Regular IWF blog readers may suspect that I admire Robert Samuelson. I religiously read his columns, and even though he doesn't share my limited government philosophy, I appreciate his commitment to deficit reduction, particularly entitlement reform. Samuelson seems to relish his role as a hall monitor for the welfare state. Yes, I wish he wanted to buck the system, but I'm glad that he is around at least to make sure that people are playing by the rules.

His latest column, though, seems a frustrating attempt to stand above partisanship and lay the blame for our massively dysfunctional political system (which I'm writing a piece about for Townhall tomorrow) equally at the feet of both Republicans and Democrats. Republicans over-sell the ease with which spending can be cut, and the amount of waste that exists, while Democrats pretend that all we need is to jack up taxes on the rich.

Certainly, there's some truth to this. Conservatives spend a lot of time talking about the need to end wasteful earmarks, and making fun of government Bridges-to-Nowhere, when all those earmarks are really small potatoes in terms of the federal budget. Yet non-defense discretionary spending has increased by about $200 billion between 2000 and 2011, after accounting for inflation, and cutting back to Clinton-era levels would certainly be a step forward in balancing our budget.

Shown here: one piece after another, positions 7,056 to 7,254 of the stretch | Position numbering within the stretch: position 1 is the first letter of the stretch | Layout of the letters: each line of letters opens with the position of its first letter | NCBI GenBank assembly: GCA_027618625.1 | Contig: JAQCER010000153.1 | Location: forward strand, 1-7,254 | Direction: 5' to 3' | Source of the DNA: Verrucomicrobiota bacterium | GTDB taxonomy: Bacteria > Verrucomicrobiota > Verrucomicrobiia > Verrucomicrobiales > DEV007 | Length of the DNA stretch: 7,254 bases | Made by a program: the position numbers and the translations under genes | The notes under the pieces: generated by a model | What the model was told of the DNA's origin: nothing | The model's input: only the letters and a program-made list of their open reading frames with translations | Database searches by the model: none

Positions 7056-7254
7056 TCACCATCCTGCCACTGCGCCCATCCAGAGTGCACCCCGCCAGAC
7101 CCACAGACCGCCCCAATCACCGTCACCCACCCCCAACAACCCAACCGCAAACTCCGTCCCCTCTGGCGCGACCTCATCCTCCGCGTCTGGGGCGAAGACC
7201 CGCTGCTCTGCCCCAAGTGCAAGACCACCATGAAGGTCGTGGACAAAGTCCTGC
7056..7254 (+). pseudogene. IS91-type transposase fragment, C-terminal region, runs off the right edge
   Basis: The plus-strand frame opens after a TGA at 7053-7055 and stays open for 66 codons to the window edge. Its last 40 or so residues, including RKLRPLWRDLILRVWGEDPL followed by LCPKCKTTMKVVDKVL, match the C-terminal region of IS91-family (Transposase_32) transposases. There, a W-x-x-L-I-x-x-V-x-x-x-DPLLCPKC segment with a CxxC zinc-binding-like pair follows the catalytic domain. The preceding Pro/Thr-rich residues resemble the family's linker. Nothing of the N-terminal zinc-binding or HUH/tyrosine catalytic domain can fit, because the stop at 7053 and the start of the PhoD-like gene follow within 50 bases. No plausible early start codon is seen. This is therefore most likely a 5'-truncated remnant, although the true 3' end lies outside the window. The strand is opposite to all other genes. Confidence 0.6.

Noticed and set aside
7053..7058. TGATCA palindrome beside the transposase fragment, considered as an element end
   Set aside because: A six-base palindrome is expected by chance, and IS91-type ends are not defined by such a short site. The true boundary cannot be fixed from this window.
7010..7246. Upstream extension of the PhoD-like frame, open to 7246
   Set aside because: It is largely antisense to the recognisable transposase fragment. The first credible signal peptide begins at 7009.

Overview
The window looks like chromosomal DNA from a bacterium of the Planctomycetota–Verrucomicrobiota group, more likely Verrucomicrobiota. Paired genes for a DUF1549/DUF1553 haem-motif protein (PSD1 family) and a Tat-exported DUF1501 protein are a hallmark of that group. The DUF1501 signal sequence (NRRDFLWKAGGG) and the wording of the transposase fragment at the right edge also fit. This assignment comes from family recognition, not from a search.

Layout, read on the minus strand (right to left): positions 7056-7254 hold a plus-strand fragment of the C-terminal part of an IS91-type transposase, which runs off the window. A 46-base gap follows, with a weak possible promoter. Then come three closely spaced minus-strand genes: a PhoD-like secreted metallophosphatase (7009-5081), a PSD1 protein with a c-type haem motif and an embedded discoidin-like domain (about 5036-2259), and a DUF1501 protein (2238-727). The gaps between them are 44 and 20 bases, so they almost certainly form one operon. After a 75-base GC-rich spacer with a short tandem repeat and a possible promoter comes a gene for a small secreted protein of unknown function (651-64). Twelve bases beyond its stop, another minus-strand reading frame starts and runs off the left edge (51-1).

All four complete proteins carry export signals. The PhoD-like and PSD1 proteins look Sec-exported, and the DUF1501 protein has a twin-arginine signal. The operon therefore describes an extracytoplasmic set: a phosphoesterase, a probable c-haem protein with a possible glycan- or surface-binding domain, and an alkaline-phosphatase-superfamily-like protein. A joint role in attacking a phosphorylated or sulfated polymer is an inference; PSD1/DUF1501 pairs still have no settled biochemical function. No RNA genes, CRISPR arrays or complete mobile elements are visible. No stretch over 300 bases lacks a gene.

Conservatives don't deny that there are legitimate functions for the federal government. But Americans should consider more than just trimming a few billion from select discretionary programs. They should ask themselves if anyone honestly thinks that we are getting anywhere near $70 billion in value from our Department of Education or $150 billion from the Department of Agriculture (both budgets have doubled during the last ten years). Maybe Americans don't want to shut those agencies down entirely—though it's certainly worth exploring—but most would probably agree that they could do with a substantial haircut, and those savings would add up to real money overtime.

Samuelson even seems to belittle conservative attempts to control the costs of entitlement spending, since much (if not all) of those savings would be eaten up by the growing number of retirees. Yet that only makes those cost-saving measures all the more critical. Steve Moore reports today in the WSJ on some of the Republican proposals at the Super Committee, including reforms to Social Security and Medicare to bring down the rate of growth. Anyone who cares about our long-term fiscal health (as I know Samuelson does) should be roundly applauding such efforts—particularly knowing that Democrats and their media servants will jump on them as an assault on the elderly.

Sure, some conservatives are guilty of highlighting budget estimates most favorable to their cause and downplaying the difficulty of holding down tax rates as entitlement costs explode. Yet Samuelson's attempt at equivalency in this piece is plainly ridiculous, and it doesn't help encourage an honest discussion about getting our fiscal house in order.